When Rhys was younger he used to talk about ‘bisser car’ and honestly it took me weeks and weeks to work out he wanted his toy Mator.  Turns out he had heard the words ‘disney pixar cars’ on an advert for the film and held on to the ‘pixar car’ bit as a name for Mator.

Yeah.  I was quite proud of myself when I finally worked that one out!

 

Do you struggle to understand your child or are you generally quite in tune with them?

Have you tried using this ‘yes’ or ‘no’ question strategy when you can’t quite get what they’re telling you?

Hide your chocolate stash

The trick you need to know to keep your secret chocolate stash hidden

There’s a joke I’ve seen a few times since I’ve become a parent, about how our children can’t hear us when we ask them to put their shoes on 15 times but they can hear a chocolate wrapper being opened from the other side of the house.

If you find in your family that your supplies of chocolate are constantly being raided by your children (and most likely your partner) then this sneaky trick is for you.  It’s an idea for the perfect hiding place to keep your stash a secret.

 

Get your favourite chocolate bars and stash them inside the packaging of a really healthy food item that your children will never voluntarily open up.

I’m thinking things like the box of Ryvita in the cupboard.  Or tuck the chocolate behind the veg in the fridge.  If you like your chocolate frozen then you can hide it in an empty bag of frozen vegetables.

 

Of course if your children are little health nuts then you might want to find a different place to hide your secret pile of chocolate bars.

Or maybe you’ve been rumbled and need to find a new spot.

In that case here are some ideas for other places you can stash your chocolate:

  • In a container tucked away with the cleaning supplies
  • At the bottom of a box of cereal that the children don’t like.  Think Beth hiding the piles of cash in Good Girls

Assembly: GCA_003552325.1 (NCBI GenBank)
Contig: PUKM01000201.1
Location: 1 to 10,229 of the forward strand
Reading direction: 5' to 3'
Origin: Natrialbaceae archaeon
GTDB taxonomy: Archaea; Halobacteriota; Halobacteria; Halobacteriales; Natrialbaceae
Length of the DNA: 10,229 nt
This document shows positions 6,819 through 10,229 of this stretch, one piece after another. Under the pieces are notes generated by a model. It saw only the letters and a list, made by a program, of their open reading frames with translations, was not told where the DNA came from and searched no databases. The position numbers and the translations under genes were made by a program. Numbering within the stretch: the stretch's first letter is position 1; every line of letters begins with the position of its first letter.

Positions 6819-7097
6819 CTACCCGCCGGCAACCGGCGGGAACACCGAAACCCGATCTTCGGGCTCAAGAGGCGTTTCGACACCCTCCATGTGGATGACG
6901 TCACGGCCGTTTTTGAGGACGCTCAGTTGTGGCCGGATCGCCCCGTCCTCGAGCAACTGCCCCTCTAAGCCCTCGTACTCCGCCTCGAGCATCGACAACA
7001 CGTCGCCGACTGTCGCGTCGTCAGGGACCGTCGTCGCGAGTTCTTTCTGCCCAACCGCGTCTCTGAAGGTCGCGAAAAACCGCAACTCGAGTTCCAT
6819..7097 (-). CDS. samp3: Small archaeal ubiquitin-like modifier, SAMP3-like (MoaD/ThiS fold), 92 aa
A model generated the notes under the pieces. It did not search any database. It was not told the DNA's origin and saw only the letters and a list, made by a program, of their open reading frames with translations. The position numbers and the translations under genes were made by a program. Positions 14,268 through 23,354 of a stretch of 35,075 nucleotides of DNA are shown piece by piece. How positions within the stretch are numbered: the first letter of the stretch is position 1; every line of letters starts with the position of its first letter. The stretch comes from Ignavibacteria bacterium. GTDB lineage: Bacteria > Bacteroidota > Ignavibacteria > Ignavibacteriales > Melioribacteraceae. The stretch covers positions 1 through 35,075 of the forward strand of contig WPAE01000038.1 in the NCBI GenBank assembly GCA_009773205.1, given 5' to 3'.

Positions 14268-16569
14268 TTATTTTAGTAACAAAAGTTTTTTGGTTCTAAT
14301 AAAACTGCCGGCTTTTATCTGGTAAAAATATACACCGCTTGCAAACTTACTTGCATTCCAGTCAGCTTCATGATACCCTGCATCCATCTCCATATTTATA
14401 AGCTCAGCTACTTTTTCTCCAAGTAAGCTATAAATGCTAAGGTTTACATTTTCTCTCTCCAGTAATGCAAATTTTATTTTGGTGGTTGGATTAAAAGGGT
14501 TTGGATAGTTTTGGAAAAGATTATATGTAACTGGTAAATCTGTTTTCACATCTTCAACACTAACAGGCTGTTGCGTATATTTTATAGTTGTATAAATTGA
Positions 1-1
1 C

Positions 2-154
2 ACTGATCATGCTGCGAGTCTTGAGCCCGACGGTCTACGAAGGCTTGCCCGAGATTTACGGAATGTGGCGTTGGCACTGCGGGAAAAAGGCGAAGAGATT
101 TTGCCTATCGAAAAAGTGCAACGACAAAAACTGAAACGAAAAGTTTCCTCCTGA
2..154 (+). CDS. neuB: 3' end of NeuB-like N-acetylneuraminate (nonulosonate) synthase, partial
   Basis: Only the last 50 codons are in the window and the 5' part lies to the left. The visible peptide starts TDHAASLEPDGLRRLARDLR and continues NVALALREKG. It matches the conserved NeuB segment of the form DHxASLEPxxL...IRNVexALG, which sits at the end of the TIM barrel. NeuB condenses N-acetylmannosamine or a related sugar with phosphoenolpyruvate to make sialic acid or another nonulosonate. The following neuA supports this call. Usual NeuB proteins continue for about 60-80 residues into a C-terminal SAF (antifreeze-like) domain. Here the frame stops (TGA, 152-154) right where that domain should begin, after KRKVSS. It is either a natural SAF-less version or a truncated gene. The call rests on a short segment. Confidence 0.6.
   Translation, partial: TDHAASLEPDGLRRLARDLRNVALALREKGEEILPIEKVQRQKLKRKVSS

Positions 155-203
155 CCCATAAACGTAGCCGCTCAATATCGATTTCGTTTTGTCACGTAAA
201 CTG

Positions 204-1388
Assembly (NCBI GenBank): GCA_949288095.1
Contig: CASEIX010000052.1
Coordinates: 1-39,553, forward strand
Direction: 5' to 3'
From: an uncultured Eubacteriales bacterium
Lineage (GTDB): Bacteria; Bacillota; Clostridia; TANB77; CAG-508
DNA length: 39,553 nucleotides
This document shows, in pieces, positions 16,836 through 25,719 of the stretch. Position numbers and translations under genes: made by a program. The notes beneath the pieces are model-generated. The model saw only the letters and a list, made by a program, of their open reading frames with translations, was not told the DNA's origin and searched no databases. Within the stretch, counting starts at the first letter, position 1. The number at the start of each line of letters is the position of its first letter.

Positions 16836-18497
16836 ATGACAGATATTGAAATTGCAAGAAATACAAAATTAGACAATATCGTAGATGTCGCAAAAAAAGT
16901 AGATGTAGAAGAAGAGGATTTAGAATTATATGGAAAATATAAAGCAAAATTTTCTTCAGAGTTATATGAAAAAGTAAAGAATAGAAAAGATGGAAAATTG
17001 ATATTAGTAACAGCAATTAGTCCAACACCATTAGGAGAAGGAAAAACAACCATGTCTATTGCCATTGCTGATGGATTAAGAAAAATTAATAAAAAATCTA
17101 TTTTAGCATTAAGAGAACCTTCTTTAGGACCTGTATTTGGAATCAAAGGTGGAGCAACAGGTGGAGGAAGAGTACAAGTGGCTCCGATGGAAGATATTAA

• The back of your underwear drawer
  • Under your bed
  • At the back of your filing cabinet/with all the boring paperwork
  • Bottom of a tissue box
  • Behind the books on the shelf, or get a hollow book to hide them in

 

The important thing here is to hide things well enough that your children don’t find them, but not so well that you forget where you’ve hidden them.

 

Do you ever hide treats from your family?  Where’s the best hiding place you’ve come up with?

Quick cleaning tips busy parents need to know

Quick cleaning tips for busy parents

I have come to accept over the years that I will never be a domestic goddess.

I’ll never be a member of the Hinch army and my home will never be pristine and spotless.

What I would like though is to feel just that bit more on top of things when it comes to keeping the house clean and tidy.  If you’re like me and want some quick tips on having a cleaner home without worrying about keeping up with the Hinchers then this post is for you.

 

Here are some of the best cleaning tips I’ve found to make things easier for busy parents.

 

1) Work from top to bottom

This is such a logical thing to do, but something that we might not always think about.